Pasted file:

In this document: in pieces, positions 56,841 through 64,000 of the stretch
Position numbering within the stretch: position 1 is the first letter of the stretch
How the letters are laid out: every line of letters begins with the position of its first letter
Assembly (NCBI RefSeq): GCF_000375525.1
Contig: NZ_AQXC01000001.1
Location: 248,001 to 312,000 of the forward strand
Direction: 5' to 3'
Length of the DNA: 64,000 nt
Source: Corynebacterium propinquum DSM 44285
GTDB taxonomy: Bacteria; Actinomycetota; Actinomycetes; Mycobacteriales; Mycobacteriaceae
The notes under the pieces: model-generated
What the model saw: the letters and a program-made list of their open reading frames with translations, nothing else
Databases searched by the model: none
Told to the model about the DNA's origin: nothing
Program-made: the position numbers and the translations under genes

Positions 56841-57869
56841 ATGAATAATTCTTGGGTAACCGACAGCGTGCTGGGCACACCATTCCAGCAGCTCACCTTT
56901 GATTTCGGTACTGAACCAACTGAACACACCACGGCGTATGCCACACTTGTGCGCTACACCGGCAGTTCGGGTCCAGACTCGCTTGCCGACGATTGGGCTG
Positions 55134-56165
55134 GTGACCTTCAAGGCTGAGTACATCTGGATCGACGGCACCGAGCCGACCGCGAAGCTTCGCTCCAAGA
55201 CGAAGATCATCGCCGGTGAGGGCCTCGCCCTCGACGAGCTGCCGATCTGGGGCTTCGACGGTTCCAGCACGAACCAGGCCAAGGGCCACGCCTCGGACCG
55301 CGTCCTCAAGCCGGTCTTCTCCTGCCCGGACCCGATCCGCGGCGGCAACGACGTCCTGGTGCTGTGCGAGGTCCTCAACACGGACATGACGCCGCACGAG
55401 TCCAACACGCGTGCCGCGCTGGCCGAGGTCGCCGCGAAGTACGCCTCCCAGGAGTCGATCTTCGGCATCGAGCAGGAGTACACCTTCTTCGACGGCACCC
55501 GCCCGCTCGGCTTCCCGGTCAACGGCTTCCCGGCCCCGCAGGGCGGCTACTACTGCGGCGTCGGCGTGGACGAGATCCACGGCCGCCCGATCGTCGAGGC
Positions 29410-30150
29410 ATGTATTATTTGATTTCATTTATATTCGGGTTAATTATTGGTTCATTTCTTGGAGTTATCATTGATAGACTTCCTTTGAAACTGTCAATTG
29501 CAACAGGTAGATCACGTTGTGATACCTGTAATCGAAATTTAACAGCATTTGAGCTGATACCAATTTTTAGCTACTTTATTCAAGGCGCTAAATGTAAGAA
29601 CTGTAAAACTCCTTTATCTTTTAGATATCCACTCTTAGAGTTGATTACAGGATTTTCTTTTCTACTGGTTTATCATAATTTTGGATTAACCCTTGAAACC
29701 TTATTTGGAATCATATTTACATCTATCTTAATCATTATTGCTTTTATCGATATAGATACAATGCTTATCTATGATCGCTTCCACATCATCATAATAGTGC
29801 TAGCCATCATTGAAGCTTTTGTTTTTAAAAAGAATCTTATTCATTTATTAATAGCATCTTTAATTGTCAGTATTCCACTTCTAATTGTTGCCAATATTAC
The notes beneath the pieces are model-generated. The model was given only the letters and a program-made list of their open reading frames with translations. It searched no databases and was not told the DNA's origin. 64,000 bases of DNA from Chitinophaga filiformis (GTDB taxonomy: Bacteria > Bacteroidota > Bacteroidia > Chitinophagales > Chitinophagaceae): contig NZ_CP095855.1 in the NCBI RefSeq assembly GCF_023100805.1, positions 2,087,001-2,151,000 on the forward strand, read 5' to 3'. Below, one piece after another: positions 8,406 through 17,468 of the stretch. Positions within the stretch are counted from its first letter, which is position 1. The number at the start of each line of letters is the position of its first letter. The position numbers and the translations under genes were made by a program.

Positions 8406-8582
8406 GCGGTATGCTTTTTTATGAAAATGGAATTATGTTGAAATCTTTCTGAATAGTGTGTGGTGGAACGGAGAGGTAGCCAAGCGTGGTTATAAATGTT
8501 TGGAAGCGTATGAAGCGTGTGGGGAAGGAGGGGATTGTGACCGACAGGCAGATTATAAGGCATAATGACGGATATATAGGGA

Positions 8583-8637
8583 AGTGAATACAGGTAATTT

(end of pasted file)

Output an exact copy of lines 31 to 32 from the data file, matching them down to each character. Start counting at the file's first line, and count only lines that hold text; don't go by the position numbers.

The notes beneath the pieces are model-generated. The model was given only the letters and a program-made list of their open reading frames with translations. It searched no databases and was not told the DNA's origin. 64,000 bases of DNA from Chitinophaga filiformis (GTDB taxonomy: Bacteria > Bacteroidota > Bacteroidia > Chitinophagales > Chitinophagaceae): contig NZ_CP095855.1 in the NCBI RefSeq assembly GCF_023100805.1, positions 2,087,001-2,151,000 on the forward strand, read 5' to 3'. Below, one piece after another: positions 8,406 through 17,468 of the stretch. Positions within the stretch are counted from its first letter, which is position 1. The number at the start of each line of letters is the position of its first letter. The position numbers and the translations under genes were made by a program.

Positions 8406-8582